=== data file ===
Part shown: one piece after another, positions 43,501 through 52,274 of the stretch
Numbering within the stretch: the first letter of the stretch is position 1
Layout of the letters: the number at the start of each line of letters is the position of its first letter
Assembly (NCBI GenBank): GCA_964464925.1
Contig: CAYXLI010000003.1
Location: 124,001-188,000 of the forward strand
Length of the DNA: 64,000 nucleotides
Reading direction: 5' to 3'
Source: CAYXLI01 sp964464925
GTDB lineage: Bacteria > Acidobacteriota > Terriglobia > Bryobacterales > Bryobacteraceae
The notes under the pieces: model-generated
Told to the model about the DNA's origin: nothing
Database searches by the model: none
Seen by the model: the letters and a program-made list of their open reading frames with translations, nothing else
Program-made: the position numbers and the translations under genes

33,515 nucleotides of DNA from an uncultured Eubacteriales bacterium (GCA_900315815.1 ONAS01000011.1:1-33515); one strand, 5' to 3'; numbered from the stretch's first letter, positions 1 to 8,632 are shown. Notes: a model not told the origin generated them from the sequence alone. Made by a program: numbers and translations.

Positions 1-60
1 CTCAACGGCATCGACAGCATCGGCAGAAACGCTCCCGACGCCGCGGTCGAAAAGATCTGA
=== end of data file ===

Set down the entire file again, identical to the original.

Part shown: one piece after another, positions 43,501 through 52,274 of the stretch
Numbering within the stretch: the first letter of the stretch is position 1
Layout of the letters: the number at the start of each line of letters is the position of its first letter
Assembly (NCBI GenBank): GCA_964464925.1
Contig: CAYXLI010000003.1
Location: 124,001-188,000 of the forward strand
Length of the DNA: 64,000 nucleotides
Reading direction: 5' to 3'
Source: CAYXLI01 sp964464925
GTDB lineage: Bacteria > Acidobacteriota > Terriglobia > Bryobacterales > Bryobacteraceae
The notes under the pieces: model-generated
Told to the model about the DNA's origin: nothing
Database searches by the model: none
Seen by the model: the letters and a program-made list of their open reading frames with translations, nothing else
Program-made: the position numbers and the translations under genes

33,515 nucleotides of DNA from an uncultured Eubacteriales bacterium (GCA_900315815.1 ONAS01000011.1:1-33515); one strand, 5' to 3'; numbered from the stretch's first letter, positions 1 to 8,632 are shown. Notes: a model not told the origin generated them from the sequence alone. Made by a program: numbers and translations.

Positions 1-60
1 CTCAACGGCATCGACAGCATCGGCAGAAACGCTCCCGACGCCGCGGTCGAAAAGATCTGA